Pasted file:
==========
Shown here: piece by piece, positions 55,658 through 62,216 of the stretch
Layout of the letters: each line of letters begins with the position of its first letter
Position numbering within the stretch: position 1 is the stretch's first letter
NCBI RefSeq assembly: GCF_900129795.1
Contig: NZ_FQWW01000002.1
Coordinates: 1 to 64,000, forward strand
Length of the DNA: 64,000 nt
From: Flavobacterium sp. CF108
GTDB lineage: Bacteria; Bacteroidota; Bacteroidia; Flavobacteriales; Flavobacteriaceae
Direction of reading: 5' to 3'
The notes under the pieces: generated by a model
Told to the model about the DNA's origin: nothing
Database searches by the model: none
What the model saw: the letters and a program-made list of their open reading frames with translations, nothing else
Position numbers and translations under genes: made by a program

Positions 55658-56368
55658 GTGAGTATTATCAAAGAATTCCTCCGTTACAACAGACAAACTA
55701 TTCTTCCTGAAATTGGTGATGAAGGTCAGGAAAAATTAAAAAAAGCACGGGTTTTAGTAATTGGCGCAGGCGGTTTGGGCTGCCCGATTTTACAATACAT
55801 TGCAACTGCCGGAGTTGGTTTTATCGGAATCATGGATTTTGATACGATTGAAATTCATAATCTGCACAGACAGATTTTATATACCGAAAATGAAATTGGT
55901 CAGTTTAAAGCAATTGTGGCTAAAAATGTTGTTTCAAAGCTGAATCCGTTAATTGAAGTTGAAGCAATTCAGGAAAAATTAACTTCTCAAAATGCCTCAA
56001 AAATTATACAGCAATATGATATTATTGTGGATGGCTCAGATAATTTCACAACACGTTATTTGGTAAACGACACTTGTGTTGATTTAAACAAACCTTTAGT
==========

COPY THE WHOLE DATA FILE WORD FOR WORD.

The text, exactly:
Shown here: piece by piece, positions 55,658 through 62,216 of the stretch
Layout of the letters: each line of letters begins with the position of its first letter
Position numbering within the stretch: position 1 is the stretch's first letter
NCBI RefSeq assembly: GCF_900129795.1
Contig: NZ_FQWW01000002.1
Coordinates: 1 to 64,000, forward strand
Length of the DNA: 64,000 nt
From: Flavobacterium sp. CF108
GTDB lineage: Bacteria; Bacteroidota; Bacteroidia; Flavobacteriales; Flavobacteriaceae
Direction of reading: 5' to 3'
The notes under the pieces: generated by a model
Told to the model about the DNA's origin: nothing
Database searches by the model: none
What the model saw: the letters and a program-made list of their open reading frames with translations, nothing else
Position numbers and translations under genes: made by a program

Positions 55658-56368
55658 GTGAGTATTATCAAAGAATTCCTCCGTTACAACAGACAAACTA
55701 TTCTTCCTGAAATTGGTGATGAAGGTCAGGAAAAATTAAAAAAAGCACGGGTTTTAGTAATTGGCGCAGGCGGTTTGGGCTGCCCGATTTTACAATACAT
55801 TGCAACTGCCGGAGTTGGTTTTATCGGAATCATGGATTTTGATACGATTGAAATTCATAATCTGCACAGACAGATTTTATATACCGAAAATGAAATTGGT
55901 CAGTTTAAAGCAATTGTGGCTAAAAATGTTGTTTCAAAGCTGAATCCGTTAATTGAAGTTGAAGCAATTCAGGAAAAATTAACTTCTCAAAATGCCTCAA
56001 AAATTATACAGCAATATGATATTATTGTGGATGGCTCAGATAATTTCACAACACGTTATTTGGTAAACGACACTTGTGTTGATTTAAACAAACCTTTAGT